A plan to thwart the ecological impacts of Canada geese in the Campbell River Estuary has been funded by city council.
On Jan. 24, Campbell River city council approved a four-year, $5,000 per-year budget (from the city’s gaming reserve) for the Guardians of Mid Island Estuaries Society (GoMIES) to work with the Wei Wai Kum Guardians to protect the estuary from geese. It will fund the construction of additional exclusion structures and the launch of an egg addling program, to control geese movement and numbers, respectively.
Canada geese were once only visitors to Vancouver Island, said Tim Clermont, executive director of GOMIES, an organization that works to conserve and restore the Island’s estuaries.
“In the ‘70s, ‘80s, and early ‘90s, basically there were no Canada geese nesting on Vancouver Island,” he said. “There were some migratory birds that would come in the fall and in the spring, but they were never residents.”
That changed when wildlife agencies started importing birds and eggs from the lower mainland of B.C. But these new geese never learned (or decided) to seasonally migrate — and instead, many now stay year-round.
“They started to nest in our estuaries, and their populations just took off,” said Clermont. “Now, they are a regionally over-abundant group that moves up and down the island, and they do a lot of damage to estuaries, farmlands, sports fields, and golf courses.”
In Campbell River, there is now not only a group that arrives to moult in the spring and summer (with numbers peaking in July), but also a smaller group that stays here year-round, he said. At their peak, over 1,400 geese have been recorded in recent years.
Geese are harmful to estuaries because they voraciously consume ‘Carex’ sedges, a type of wetland plant forming meadow-like habitats along shorelines. Geese eat these sedges by “grubbing,” meaning they pull the plant’s roots and rhizomes from the ground, which disturbs soil and causes erosion.
“A 10-pound goose can eat a pound of vegetation every day, and there’s been over a thousand geese in the estuary during the moult,” he said. “They eat a lot of vegetation, and they’ve been doing a lot of damage in areas that, 20 or 30 years ago, were restored as part of compensation for the log-booming days.”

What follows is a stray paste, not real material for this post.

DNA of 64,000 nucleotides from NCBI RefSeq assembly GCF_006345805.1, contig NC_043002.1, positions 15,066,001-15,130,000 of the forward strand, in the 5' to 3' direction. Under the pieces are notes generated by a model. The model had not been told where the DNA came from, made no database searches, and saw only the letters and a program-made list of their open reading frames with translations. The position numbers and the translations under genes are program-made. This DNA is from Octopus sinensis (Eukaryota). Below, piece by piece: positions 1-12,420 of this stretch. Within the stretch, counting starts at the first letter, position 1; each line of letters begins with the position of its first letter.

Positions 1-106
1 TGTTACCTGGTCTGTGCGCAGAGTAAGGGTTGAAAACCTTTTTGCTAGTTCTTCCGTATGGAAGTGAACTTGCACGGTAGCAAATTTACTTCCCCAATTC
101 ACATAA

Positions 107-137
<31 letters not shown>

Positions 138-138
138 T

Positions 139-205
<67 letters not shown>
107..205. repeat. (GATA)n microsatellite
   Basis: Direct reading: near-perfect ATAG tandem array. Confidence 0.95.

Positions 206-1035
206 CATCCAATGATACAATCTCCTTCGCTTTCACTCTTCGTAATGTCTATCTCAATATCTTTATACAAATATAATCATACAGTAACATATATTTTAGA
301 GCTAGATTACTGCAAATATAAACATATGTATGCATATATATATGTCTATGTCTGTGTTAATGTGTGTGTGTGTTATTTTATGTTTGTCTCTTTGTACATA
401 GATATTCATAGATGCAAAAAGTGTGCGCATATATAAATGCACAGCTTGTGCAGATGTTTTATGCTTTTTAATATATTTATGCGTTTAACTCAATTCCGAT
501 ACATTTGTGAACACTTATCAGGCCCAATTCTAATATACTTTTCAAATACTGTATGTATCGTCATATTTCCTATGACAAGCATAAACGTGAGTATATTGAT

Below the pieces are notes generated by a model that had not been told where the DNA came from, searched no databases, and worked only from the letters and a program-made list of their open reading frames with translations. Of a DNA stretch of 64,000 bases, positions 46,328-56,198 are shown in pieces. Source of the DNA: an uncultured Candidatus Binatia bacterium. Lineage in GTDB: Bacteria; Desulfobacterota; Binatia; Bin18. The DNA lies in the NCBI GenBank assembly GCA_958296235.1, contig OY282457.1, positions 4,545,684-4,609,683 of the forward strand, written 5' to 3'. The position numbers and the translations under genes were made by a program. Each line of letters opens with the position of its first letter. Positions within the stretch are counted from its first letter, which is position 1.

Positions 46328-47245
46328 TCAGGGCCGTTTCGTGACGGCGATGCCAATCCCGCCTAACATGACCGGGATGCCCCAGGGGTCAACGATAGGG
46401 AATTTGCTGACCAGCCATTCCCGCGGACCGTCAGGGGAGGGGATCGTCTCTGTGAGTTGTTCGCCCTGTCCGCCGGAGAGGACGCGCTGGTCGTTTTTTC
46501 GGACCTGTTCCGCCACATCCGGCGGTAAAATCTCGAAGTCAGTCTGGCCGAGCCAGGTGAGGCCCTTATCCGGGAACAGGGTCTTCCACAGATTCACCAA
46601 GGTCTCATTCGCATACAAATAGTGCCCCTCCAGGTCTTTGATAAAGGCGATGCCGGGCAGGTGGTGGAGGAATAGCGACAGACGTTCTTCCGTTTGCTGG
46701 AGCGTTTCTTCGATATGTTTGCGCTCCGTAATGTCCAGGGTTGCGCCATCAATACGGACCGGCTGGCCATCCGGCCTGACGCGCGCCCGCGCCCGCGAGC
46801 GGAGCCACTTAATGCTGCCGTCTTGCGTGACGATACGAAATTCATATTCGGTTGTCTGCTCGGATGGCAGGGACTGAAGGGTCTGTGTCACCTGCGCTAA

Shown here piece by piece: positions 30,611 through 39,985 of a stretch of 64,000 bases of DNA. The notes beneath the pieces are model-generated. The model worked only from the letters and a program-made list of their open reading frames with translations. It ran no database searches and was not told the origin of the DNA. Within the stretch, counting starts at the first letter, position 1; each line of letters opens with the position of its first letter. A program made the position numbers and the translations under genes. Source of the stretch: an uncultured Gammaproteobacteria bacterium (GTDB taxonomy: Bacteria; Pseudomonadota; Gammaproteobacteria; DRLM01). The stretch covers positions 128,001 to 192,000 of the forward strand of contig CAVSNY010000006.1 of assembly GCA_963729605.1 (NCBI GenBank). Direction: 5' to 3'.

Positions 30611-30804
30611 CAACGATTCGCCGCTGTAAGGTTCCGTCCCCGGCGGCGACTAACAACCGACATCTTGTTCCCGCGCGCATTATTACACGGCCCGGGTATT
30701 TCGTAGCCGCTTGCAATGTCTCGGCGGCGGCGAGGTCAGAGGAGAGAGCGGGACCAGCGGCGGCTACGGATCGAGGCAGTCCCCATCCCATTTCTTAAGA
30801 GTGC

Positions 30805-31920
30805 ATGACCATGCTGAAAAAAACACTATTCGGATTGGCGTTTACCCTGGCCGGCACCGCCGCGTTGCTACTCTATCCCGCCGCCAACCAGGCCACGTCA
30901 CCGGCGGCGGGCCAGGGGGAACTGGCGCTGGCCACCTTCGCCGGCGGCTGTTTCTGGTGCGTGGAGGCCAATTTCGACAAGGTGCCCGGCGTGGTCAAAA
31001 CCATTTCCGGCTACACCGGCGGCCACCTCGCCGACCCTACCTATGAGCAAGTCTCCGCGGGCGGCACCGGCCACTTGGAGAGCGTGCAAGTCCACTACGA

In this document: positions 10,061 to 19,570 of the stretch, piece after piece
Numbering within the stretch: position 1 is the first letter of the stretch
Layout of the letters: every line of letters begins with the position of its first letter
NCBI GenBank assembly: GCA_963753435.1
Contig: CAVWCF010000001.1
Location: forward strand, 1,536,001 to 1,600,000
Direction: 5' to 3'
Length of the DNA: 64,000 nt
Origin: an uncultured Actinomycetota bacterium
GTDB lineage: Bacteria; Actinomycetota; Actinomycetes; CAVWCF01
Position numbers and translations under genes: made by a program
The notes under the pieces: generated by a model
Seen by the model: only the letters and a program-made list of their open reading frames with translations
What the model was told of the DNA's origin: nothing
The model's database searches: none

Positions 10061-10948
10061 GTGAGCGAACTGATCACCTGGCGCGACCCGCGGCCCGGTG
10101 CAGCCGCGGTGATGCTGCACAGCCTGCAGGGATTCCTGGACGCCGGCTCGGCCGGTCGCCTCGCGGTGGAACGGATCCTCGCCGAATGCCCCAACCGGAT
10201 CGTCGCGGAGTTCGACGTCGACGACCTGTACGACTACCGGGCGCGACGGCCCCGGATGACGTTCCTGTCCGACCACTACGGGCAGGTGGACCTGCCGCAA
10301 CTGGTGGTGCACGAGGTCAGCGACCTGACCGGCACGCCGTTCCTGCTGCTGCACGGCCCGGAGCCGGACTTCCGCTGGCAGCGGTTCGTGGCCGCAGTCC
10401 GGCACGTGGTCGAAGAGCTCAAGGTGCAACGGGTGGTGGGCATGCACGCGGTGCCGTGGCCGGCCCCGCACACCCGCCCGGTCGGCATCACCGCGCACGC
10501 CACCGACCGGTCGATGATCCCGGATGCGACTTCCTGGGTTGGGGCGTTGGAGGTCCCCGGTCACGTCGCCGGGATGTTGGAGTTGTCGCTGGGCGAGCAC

Sedge meadows protect shorelines from waves, provide nesting habitat to waterfowl and shorebirds, and offer cover and food for out-migrating juvenile salmon.
“When you lose all that vegetation, and you lose the marsh platform, there is a huge loss of salmon habitat,” he said.
The organization has been working with the Wei Wai Kum Guardians to install fence-like structures to dissuade geese from entering these habitats. Constructed of locally-harvested willow and alder branches, they work because geese refrain from entering areas into which they cannot see, said Clermont.
The other part of the plan are nest searches followed by egg addling, a practice in which eggs are removed from a nest, shaken, then returned. This stops the eggs from hatching without driving adults to start new nests.
“It’s a technique, approved by the SPCA (B.C. Society for the Prevention of Cruelty to Animals), to keep populations of resident geese from exploding,” he said.
The Quinsam Coal mine site, where about 20 geese nests produce over a hundred young per year, is a priority area for addling.
Support for the program was unanimous among city council. Mayor Andy Adams said We Wai Kum “has done a tremendous job in the past and will continue to do so.”
“This is a really good project — it brings First Nations together with other nonprofits and the Greenways Land Trust and does wonders for maintaining the sedges and the habitat in the estuary,” said Coun. Charlie Cornfield. “It gets over-grazed by moulting Canada geese every year.”